Issue 57

1310

Filing down dates

Polynesia was among the last places to be settled by humans, with the Lapita people arriving around 3,000 years ago (CWA 53). Now, according to a report published in PLOS ONE, the start of this occupation can be narrowed down to a 16-year window with high-precision dating. Uranium-thorium analysis is used on materials with high […]

1309

Extra mature cheese

Cheese-making developed in Northern Europe over 7,000 years ago, possibly because our ancestors were lactose intolerant. Pieces of sieve-like pottery, excavated in Poland 30 years ago and dated to the 6th millennium BC, were typologically interpreted as cheese-strainers. Now results, published in Nature, from the analysis of fatty acids trapped in their fabric has revealed […]

1308

Sealing Norse Greenlanders’ fate?

The mystery of what happened to Greenland’s Norse population is one step closer to being solved, as new evidence suggests that the colony did not die out because its inhabitants were unable to adapt to their new environment. The first Viking settlers arrived in c.AD 1000, and over time their population swelled to around 3,000 […]

1307

Harbouring secrets

A team of French and Italian archaeologists have announced the discovery of the lost harbour of Ostia, once ancient Rome’s primary seaport. The commercial centre was founded beside the Tiber in c.620 BC to give Rome an outlet to the sea and guard against enemy fleets entering the river. According to contemporary writers such as […]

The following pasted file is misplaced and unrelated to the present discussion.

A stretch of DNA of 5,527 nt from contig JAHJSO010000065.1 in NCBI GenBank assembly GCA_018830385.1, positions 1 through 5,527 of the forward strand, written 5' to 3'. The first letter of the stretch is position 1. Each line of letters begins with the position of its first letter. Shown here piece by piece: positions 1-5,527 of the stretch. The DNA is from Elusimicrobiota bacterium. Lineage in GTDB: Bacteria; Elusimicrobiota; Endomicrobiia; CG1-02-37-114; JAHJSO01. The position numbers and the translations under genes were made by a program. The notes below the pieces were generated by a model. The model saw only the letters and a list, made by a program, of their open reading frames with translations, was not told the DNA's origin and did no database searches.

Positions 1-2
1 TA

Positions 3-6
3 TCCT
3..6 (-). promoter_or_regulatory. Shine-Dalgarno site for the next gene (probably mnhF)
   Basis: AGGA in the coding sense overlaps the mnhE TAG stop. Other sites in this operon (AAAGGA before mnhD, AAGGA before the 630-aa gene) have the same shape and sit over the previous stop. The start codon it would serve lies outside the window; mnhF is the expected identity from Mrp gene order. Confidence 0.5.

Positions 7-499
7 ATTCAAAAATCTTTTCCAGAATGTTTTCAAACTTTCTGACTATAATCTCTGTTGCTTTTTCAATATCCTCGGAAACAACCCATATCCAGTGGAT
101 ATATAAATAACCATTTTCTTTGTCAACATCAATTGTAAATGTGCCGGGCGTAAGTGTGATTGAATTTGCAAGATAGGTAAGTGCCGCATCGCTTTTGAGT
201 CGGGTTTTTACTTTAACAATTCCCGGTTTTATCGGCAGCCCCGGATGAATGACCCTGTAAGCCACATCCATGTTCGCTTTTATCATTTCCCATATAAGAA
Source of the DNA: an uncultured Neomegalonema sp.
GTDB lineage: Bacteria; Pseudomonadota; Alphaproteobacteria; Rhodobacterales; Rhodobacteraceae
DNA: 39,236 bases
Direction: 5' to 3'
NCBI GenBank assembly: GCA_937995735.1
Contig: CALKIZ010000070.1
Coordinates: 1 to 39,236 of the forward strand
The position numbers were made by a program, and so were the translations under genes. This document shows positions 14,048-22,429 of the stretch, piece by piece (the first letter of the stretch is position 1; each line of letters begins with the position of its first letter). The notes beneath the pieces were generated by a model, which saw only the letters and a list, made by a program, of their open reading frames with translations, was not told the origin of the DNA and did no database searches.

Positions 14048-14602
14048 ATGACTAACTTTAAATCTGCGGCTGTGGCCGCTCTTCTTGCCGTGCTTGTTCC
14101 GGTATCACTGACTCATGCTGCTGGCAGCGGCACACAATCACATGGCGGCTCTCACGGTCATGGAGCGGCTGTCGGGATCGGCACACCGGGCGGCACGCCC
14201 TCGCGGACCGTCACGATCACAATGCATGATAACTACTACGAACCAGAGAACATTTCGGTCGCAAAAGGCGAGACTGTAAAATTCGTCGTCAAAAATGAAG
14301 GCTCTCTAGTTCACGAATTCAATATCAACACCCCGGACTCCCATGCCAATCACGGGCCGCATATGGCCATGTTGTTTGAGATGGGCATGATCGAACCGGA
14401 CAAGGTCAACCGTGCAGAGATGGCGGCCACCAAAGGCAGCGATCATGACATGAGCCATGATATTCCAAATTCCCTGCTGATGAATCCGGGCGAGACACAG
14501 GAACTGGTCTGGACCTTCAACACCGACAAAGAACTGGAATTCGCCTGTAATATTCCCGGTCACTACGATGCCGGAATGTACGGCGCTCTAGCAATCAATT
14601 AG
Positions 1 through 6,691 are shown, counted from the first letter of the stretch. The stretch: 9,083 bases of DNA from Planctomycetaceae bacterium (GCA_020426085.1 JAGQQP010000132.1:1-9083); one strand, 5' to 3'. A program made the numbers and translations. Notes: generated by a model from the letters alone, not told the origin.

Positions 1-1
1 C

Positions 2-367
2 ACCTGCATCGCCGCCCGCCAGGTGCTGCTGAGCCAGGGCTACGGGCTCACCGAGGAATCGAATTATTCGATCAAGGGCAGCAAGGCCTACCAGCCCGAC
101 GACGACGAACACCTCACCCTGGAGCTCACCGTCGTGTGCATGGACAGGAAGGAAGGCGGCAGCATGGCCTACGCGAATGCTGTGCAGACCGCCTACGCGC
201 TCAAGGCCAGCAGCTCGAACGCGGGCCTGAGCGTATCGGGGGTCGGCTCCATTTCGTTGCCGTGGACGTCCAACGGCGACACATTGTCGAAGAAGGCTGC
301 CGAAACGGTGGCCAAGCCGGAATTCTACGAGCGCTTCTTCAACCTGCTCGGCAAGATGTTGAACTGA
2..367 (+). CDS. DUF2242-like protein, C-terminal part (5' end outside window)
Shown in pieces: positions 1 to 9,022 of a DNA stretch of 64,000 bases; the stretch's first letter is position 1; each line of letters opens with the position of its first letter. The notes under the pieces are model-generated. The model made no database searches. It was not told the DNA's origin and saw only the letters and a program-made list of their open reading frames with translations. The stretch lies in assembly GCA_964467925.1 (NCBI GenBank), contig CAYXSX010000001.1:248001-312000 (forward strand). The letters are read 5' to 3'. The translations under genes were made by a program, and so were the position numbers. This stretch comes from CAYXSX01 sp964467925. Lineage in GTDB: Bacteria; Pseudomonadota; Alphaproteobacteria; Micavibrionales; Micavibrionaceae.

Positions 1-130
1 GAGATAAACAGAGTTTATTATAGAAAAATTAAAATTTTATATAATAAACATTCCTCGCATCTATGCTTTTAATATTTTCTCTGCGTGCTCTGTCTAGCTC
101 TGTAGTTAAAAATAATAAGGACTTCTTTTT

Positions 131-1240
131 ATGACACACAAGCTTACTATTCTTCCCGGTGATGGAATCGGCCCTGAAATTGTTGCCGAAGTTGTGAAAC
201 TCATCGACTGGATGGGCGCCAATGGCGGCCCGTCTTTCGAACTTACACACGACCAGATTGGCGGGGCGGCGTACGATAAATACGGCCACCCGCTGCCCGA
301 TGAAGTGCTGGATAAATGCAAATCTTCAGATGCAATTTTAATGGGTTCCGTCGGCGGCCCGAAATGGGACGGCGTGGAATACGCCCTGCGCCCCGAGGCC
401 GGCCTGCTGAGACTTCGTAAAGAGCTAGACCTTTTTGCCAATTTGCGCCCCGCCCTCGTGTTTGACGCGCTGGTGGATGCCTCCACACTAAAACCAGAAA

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CWA 57

The elaborate rock-hewn tombs of Petra, in Jordan, have inspired visitors, poets, and film-makers alike, ever since the Swiss explorer Johann Ludwig Burckhardt stumbled across the Khazneh (the Treasury) in 1812. But what lies behind the monumental rock-hewn façades in the ‘rose red city half as old as time’? In the first study of its […]

1306

World’s oldest timber structures

The identification of four 7,000-year-old wells as the world’s oldest-known timber structures suggests that Neolithic communities were capable of much more sophisticated woodworking techniques with stone tools than previously thought, newly published research says. Previous excavations at three Neolithic settlements near Leipzig, Germany, had uncovered four well-shafts, each lined with oak planks preserved for thousands […]

1305

Tombs with a view

More cutting-edge technology has been put to use by Scottish experts in China, creating 3D models of the Eastern Qing Tombs, the final resting place of China’s last Imperial dynasty. Designated a World Heritage Site in 2000, the necropolis was in use from AD 1666-1911 and houses 15 tomb complexes containing the remains of emperors, […]

1304

Gebelein Man: stabbed in the back

Another mummy recently identified as a victim of ancient Egyptian violence is Gebelein Man, one of the best-known occupants of the British Museum’s Early Egypt gallery. Found in 1896 at Gebelein, about 40km (25 miles) south of Thebes, the individual had been buried in a shallow pit, his crouched body wrapped in linen and matting. […]

1303

Unwrapping pharaonic foul play

Ramesses III was murdered, probably during an attempted coup, say archaeologists following new analysis of the Egyptian king’s mummified remains. They believe they have also identified his son, one of the conspirators. The Turin Judicial papyrus records an attempt on the life of the 20th-Dynasty pharaoh in 1155 BC, the final year of his reign. […]

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